V_P: So do you think it could work this way with any faction, or that all factions are equally easy to keep an even keel with?Are some factions very easy, some very difficult, and is the right balance somewhere in the middle? Which factions would be which?

I_A: Not all factions are created equal in this way. Some factions are more one dimensional than others. I think narrow factions like Minions and Convergence, who only have a handful of options, would be terrible choices for you. While CoC have a great deal of play complexity, the listbuilding (which is a huge thing for you) is going to be fairly one dimensional after a short period of experimentation. Minions… they’re right out, and probably Mercs too. I think Cryx are going to have some interesting places to go thanks to Aiakos, but overall, not enough to keep you on the hook, because we all know what their good stuff is. 

You need one with a deep bench, one with a lot of unexplored territory, and one that has room for development with future releases. Khador do seem like a good choice for you, given your history. Circle and Cygnar were so often the factions you switched back to, because they have those traits. Also, Morv2 made it possible to play a whole bunch of models that you wouldn’t have before – something I think is happening with Khador with the new Kovnik, and with Andrei. Suddenly, there’s a lot of new ground to play around in with casters and styles that you haven’t seen before. 


V_P: A challenging faction I want to save does appeal to my ego, and often makes me change. But I can build up frustrations. And that’s usually what makes me change again… Is focusing on that game side the wrong approach.

Should I instead be focusing on my attitude?

I_A: Little from column A, little from column B. The attitude shift that’s needed is the one I described earlier – reframing frustrations as opportunities for creativity. But you also need a faction that has space for that creativity. Eventually, the bump in your playskill from focusing on one faction will become intrinsically reinforcing – competence is the only thing that rivals novelty when it comes to intellectual reinforcement.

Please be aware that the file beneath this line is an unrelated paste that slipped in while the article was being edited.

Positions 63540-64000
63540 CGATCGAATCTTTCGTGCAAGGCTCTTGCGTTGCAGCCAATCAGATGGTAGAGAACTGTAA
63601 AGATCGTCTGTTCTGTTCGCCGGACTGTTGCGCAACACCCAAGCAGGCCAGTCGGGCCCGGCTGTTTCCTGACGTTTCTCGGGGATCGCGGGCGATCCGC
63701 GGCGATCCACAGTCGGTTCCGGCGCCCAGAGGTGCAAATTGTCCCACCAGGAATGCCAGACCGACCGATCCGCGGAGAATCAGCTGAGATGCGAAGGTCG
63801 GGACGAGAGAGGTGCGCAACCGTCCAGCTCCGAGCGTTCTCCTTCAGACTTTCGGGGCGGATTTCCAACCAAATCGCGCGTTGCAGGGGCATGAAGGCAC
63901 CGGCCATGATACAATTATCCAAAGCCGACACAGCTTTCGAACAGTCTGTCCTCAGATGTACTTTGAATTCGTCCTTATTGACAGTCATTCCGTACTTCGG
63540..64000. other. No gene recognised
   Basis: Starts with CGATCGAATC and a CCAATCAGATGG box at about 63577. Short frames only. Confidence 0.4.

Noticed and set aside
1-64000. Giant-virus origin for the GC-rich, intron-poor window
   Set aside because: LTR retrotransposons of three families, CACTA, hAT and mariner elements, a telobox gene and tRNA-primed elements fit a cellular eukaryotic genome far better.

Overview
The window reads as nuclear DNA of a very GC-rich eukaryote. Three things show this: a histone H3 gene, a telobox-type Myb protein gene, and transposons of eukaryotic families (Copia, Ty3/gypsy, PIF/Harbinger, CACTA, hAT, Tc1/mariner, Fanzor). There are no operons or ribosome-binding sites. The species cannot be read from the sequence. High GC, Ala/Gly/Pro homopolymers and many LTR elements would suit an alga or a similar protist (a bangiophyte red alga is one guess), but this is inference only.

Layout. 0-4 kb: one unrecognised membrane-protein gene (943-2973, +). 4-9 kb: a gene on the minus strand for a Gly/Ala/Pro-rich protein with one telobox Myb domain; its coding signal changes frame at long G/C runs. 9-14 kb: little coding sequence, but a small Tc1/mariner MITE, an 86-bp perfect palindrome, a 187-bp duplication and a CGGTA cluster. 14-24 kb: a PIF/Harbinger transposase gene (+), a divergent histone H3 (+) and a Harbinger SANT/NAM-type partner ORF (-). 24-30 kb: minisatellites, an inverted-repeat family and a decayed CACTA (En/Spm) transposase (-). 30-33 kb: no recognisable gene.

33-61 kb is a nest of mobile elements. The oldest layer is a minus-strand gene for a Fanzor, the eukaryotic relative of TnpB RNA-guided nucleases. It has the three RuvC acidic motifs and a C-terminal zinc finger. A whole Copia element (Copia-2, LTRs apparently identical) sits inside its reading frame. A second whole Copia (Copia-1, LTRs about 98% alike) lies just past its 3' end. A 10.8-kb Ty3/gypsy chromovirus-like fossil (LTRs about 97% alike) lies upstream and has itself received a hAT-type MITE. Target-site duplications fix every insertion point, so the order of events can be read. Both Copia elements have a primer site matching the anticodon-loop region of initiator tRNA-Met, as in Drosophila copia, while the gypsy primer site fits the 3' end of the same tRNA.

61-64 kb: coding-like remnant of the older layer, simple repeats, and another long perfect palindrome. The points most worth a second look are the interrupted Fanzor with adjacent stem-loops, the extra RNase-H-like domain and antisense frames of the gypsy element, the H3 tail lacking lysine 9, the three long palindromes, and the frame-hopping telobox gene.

V_P:  I do sometimes fall into ruts where I couldn’t see the point of playing anything except my comfortable well rounded caster pairs. That often caused boredom and the desire to jump.

I_A: The key there is to not let yourself get stuck on the idea of finding “The List Pairing To End All List Pairings” for your faction. There are always other casters out there in a given faction, and often, placing one new caster in your tournament lineup necessitates changing the other as well – BAM, two new casters to play with! 

Of course, if none of the above advice actually works out, I could just resort to shocking you every time you send me a list for a new faction. Can’t argue with the classics. 


Te Nosce,



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Author: I_Avian

Anthony began his Warmachine journey on the raggedy edge between Mark 1 and Mark 2, playing just enough Mk1 to be certain that Mk2 was a good thing, and just enough field test models to lament what might have been if Mulg had remained at 11pts and Stalkers could still Leap. Some of his early trials and tribulations were documented on Lost Hemisphere, which was also home to a short “Storytime with I_Avian” series which now continues on Overload Online. Anthony channels his constant urge to talk about Psychology into a series of articles about “the mind game” aspect of Warmachine and Hordes. For a brief moment in time, he was a Hunters Grim player, but WTC duties have brought him back into the cold, cold, embrace of Cryx.